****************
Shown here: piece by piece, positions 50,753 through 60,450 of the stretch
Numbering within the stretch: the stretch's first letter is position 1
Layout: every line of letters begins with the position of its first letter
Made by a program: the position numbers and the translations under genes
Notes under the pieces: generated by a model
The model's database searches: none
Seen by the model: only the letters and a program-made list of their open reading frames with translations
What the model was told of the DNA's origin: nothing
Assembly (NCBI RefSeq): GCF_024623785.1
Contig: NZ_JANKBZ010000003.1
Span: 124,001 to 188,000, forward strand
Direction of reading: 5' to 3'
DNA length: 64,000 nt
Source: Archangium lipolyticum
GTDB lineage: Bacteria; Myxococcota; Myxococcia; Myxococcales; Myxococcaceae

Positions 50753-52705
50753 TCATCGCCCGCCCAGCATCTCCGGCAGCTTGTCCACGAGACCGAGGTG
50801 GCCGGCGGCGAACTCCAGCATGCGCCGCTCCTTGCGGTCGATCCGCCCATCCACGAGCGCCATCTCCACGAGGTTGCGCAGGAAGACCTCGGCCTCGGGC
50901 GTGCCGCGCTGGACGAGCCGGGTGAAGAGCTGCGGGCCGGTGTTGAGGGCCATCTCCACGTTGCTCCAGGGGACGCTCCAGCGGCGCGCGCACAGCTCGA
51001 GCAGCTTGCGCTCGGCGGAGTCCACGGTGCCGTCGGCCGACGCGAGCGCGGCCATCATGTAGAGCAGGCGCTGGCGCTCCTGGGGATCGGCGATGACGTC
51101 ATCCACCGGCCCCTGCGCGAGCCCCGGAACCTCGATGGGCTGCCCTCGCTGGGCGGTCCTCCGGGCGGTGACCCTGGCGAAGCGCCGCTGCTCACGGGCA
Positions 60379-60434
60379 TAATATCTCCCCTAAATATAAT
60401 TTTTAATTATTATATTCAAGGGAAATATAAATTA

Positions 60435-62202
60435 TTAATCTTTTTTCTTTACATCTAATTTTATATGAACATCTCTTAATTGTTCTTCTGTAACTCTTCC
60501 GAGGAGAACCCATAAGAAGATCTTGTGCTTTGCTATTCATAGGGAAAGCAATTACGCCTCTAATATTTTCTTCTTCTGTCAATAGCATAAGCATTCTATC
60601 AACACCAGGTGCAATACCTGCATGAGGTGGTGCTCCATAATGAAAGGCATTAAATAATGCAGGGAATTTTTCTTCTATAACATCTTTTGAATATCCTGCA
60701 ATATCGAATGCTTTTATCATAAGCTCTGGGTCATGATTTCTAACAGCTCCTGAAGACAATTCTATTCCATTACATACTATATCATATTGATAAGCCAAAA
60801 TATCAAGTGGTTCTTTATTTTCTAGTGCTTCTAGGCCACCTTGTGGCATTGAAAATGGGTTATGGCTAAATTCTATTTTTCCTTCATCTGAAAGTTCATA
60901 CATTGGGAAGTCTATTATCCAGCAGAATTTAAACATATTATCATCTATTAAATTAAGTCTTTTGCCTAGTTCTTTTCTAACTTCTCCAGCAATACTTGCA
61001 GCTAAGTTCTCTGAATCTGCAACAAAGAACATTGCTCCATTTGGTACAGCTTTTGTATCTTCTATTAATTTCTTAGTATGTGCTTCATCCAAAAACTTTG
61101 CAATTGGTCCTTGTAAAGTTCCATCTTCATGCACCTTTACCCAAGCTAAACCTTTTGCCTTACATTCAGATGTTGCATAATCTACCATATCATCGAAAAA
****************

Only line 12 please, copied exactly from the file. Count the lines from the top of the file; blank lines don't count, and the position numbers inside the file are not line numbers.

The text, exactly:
Direction of reading: 5' to 3'